Wednesday, September 15, 2010

Give yourself permission...

...to push back self imposed deadlines.

Today was the day. I promised myself I would send off the first five query letters and start my search for an agent. Monday I was on track to meet this goal. However, Tuesday derailed me.

Two lovely people emailed me critiques of my query, synopsis, and first 10 pages. I hope they don't mind if I mention them here. CD Coffelt looked at the query and synopsis, and Beth Revis looked at my query and first 10 pages. They must have felt my desperation at not having a formal critique group and took pity on me. [I need to mention that Mia has read my entire manuscript and given excellent feedback, and Christi also critiqued my query and synopsis for me. *waves* You guys are awesome!]

Their feedback was honest and there were enough things brought up that I decided to wait for this initial round of queries. I knew there were things not quite perfect, but  I'm good at justifying all my choices. Really good at it. Plus, I had worked so long on Sendek that I was tired. I wanted to move on and forget about it. At the same time, I grew afraid that if I didn't take the plunge now and send queries, I would talk myself out of it. So, I pushed forward knowing I needed to resolve certain issues.

This is what I've learned out of the experience:
  • Don't give up on finding another writer willing to look at your work and give an honest critique. 
  • Be willing to change your plans if it will make you a better writer and increase your chances of hooking that agent.
  • There are really great people out their willing to take time out of their busy days to help a total stranger. Isn't that awesome! Now, I'm even more committed to helping when I can, because their advice may have saved me a lot of trouble.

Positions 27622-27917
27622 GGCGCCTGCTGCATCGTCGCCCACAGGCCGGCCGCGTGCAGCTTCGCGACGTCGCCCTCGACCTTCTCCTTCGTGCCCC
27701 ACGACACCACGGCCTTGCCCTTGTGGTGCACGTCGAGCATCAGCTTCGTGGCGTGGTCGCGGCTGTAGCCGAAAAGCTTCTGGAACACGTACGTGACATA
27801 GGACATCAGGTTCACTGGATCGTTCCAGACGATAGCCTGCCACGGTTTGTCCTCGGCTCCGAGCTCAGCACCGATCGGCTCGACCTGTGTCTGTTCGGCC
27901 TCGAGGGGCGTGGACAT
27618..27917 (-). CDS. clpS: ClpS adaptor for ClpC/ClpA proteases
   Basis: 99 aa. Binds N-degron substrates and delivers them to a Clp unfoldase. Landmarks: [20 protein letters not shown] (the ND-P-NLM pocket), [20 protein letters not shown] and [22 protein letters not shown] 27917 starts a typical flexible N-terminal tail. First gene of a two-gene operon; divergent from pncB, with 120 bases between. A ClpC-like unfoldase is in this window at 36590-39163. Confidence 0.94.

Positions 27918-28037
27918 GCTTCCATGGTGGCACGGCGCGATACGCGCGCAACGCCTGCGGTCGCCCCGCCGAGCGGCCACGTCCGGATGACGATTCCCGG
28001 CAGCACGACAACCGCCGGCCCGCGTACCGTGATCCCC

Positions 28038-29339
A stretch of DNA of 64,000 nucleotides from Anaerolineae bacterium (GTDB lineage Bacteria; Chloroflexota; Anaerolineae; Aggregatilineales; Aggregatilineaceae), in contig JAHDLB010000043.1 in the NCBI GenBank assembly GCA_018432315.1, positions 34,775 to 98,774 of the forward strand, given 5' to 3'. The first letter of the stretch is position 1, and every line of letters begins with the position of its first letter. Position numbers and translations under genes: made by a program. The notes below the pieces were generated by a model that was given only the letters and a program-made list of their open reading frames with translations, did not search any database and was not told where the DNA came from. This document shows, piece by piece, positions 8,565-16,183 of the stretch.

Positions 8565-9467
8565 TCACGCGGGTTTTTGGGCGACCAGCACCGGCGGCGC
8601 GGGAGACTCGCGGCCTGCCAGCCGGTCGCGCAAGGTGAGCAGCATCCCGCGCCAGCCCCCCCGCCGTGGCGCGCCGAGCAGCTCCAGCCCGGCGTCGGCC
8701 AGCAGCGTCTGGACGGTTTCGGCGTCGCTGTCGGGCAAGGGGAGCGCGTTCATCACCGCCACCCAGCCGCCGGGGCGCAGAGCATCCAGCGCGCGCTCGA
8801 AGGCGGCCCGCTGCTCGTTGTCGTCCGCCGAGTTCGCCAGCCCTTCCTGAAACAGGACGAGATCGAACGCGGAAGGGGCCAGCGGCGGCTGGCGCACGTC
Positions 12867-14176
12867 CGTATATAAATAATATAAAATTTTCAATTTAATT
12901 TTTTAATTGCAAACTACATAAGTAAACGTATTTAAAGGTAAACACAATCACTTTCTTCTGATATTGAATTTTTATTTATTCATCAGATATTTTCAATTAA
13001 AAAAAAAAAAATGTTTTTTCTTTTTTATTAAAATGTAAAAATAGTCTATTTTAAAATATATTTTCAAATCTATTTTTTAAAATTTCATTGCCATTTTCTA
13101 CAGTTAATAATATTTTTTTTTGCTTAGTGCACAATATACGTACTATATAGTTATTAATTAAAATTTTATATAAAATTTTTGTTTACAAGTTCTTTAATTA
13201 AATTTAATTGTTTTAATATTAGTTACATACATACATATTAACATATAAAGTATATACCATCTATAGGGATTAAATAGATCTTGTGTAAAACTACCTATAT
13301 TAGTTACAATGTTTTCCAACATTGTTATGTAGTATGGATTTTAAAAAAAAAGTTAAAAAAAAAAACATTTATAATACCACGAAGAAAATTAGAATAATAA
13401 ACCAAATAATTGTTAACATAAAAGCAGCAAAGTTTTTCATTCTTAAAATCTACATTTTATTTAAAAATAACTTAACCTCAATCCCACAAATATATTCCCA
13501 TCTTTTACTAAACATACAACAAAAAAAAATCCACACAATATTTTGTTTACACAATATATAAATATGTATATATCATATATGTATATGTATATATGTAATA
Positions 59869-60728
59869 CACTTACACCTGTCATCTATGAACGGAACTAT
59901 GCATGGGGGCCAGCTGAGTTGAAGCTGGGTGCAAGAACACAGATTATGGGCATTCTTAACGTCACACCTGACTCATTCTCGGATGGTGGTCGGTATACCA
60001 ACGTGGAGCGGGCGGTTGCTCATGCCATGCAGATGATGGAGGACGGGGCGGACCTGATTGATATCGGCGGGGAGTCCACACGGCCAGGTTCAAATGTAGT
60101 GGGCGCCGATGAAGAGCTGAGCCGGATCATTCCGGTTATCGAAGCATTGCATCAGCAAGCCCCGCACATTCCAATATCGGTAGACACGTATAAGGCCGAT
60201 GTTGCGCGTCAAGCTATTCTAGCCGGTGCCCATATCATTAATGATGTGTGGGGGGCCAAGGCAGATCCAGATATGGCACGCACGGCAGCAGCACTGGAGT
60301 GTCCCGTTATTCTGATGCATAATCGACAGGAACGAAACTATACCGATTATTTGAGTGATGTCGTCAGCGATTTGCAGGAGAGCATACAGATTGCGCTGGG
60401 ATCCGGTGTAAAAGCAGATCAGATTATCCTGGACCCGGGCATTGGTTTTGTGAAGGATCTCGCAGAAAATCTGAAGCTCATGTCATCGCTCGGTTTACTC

• If you have doubts about a chapter, there are reasons. Don't ignore them, or push them under the bed. They don't like it down there and they'll eventually crawl out and derail all your nice plans. 
  • Justification or the excuse of "complicated plot" are simply ways to be lazy. Lazy writers don't get agents. So, suck it up and get back to work. 
 I'm not pushing my deadline back too far. One week. In one week I need to have my stronger, more gripping beginning to this novel that has taken over my life. The good news? After moaning half the day yesterday, I came up with a plan, and it might actually work. Also, I now have some darlings to kill, which means I can post them on here. Right?

I'm envisioning that tab on my professional web page marked "deleted scenes".

Do you feel like you're rushing forward or dragging your feet? 

When was the last time you reevaluated your plan?

    11 comments:

    1. I feel like I drag my feet. Editing is extremely difficult and when you don't have a crit partner or have one who just doesn't have the time right now, well, it is easy to push aside your work and move on to something else...when really you should take the revisions like a big girl and be done with it. I need to edit, but I want to start something new. Bleh...I'm so lazy.

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    2. I'm also getting ready to send out the first round of queries for a romantic suspense. I'm waiting for feedback back on my query letter, too. Re-evaluating goals is necessary sometimes and you're being honest with yourself. I think that's great. Good luck this week.

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    3. This is such a great post. Sometimes, deadlines are an excuse... an excuse for not doing what you don't want to do (like make edits you know are necessary). You are so right to rethink things and push back when you know it is the best thing for your writing.